The Three-fifths Compromisewas an agreement reached  at the Constitutional Convention of 1787 stipulating that  for the purposes of the apportionment of congressional  sears, every slave would be counted as 3/5 of a person.  

Bicameralismis the division of a legislative branch into  two chambers or houses. (Senate and House of  Representatives)  


Opposed ratification but disagreed among themselves  about what the alternative should be.  

∙ Representation:

o Small farmers

o Government should be close to the people and  power in the elites is dangerous

∙ Retention of power by state governments and protection  of individual rights

∙ Key Leaders:

o Patrick Henry

o George Mason

o Elbridge Gerry

o George Clinton


Favored ratification and a stronger national government.

∙ Representation:

o Property owners

o Elites were best fit to govern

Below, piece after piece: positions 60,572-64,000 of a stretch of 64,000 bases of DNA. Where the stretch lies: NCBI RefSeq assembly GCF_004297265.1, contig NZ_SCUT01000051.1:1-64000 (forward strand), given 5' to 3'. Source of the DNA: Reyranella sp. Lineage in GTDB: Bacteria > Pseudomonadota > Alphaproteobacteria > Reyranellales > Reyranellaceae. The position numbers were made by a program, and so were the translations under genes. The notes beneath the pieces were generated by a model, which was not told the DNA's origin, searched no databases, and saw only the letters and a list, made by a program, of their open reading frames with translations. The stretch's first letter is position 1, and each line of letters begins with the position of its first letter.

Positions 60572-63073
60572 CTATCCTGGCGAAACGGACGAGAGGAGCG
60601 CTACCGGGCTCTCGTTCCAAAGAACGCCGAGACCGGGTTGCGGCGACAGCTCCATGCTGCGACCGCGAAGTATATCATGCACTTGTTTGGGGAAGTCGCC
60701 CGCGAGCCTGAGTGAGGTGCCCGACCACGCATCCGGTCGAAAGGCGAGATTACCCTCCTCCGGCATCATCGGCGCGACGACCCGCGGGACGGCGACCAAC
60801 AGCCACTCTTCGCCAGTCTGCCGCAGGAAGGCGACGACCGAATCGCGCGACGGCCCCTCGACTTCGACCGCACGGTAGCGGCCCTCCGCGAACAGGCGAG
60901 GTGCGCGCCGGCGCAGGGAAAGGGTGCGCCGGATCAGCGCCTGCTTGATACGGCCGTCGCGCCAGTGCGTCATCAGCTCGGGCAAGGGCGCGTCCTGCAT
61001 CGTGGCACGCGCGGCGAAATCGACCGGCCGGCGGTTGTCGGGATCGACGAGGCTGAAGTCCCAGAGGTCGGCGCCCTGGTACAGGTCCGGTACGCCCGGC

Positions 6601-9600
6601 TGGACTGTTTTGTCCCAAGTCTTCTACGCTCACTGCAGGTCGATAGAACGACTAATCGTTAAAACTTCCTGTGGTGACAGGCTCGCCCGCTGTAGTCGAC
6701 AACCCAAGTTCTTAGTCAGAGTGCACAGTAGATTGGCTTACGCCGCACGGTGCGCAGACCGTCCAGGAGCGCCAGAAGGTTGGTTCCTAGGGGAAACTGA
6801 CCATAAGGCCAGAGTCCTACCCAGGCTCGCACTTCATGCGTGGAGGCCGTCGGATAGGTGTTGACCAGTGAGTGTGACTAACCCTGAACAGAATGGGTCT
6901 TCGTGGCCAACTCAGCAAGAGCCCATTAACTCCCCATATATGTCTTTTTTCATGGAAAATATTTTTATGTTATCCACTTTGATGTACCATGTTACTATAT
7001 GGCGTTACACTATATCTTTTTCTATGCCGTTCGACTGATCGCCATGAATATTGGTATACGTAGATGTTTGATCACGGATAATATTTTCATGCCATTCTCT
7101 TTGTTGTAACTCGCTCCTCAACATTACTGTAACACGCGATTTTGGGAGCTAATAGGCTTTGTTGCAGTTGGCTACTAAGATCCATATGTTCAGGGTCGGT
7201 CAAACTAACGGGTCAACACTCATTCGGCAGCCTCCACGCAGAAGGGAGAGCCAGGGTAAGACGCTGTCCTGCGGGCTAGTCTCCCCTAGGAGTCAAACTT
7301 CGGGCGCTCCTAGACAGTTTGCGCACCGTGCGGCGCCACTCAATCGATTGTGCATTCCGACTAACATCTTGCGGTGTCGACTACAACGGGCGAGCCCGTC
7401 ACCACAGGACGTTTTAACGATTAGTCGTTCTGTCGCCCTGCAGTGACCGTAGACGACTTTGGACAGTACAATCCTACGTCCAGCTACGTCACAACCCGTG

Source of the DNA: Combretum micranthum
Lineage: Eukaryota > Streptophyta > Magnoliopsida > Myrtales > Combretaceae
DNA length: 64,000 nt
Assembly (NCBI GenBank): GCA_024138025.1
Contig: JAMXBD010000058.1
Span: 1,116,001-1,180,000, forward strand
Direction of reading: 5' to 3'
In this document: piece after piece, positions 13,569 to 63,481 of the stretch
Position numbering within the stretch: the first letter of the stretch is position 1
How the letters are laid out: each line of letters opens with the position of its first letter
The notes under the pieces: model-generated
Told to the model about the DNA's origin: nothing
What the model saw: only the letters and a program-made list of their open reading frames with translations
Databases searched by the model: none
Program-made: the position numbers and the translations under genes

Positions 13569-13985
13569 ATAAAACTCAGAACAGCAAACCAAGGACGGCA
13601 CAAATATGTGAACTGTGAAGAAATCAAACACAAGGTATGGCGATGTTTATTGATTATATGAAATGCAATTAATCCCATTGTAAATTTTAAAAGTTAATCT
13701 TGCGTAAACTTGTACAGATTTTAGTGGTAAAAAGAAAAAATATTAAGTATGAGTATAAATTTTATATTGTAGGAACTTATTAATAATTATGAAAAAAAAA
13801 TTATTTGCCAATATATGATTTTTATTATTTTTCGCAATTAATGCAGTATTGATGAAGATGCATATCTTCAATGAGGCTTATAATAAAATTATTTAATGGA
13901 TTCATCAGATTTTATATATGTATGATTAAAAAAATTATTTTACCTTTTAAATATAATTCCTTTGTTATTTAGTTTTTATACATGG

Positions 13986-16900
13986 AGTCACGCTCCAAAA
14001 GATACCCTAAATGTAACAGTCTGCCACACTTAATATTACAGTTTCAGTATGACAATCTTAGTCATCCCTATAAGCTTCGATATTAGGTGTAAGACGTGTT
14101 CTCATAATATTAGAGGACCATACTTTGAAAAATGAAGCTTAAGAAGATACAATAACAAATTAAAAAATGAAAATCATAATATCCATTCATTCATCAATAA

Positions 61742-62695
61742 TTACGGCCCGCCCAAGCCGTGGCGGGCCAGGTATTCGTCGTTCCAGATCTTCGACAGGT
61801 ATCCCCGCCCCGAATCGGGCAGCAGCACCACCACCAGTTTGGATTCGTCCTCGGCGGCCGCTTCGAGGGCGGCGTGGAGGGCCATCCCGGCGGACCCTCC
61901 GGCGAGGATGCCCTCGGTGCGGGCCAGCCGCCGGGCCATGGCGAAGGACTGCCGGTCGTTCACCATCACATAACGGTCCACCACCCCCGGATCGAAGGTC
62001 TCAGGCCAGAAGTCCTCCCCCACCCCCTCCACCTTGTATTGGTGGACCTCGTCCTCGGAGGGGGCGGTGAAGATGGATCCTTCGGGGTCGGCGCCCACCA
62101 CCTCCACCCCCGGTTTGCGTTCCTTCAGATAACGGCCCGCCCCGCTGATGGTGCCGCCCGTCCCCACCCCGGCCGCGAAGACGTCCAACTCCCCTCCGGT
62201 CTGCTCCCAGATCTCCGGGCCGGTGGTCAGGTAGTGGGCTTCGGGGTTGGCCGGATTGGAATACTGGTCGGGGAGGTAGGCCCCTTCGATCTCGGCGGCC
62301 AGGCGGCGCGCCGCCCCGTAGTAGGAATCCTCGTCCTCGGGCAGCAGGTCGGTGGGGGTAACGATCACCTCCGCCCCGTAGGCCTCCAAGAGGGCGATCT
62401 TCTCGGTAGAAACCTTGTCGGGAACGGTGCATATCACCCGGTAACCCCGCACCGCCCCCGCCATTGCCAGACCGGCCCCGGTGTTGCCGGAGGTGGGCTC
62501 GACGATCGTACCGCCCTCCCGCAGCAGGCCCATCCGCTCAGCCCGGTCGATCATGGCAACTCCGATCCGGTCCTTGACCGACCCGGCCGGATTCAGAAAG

o Only elites could obtain power

o Tyranny of the majority

∙ Strong national government

∙ Key Leaders:

o Alexander Hamilton

o James Madison

o George Washington

Federalism – National vs. State Power

The Consitution gives expressed and implied powers to  the national government

10th amendment: powers not stated to national  government rest in the power of the states

Reasons to keep the states because some preferred an even  stronger national government than the one created and  because of the well-established history of the state  governments.  

Four stages of federalism

1. Dual Federalism (1789-1937)

∙ Powers shared by federal and state gov.

∙ States had most important powers

∙ Duties of different levels of govnt. remained strictly  separated

∙ Policy responsibilities rested on states

∙ McCulloch v. Maryland, Gibbons v. Ogden

∙ During new deal, Congress enacted legislation that  expanded the federal government’s role in  

commercial activity which lead to cooperative  federalism…

2. Cooperative Federalism (1937-1960s)

∙ Supportive relations/partnerships btw fed. and state govnt.  

∙ Rise in funds given by congress to state and local  governments

3. Regulated Federalism (1960s-1990s)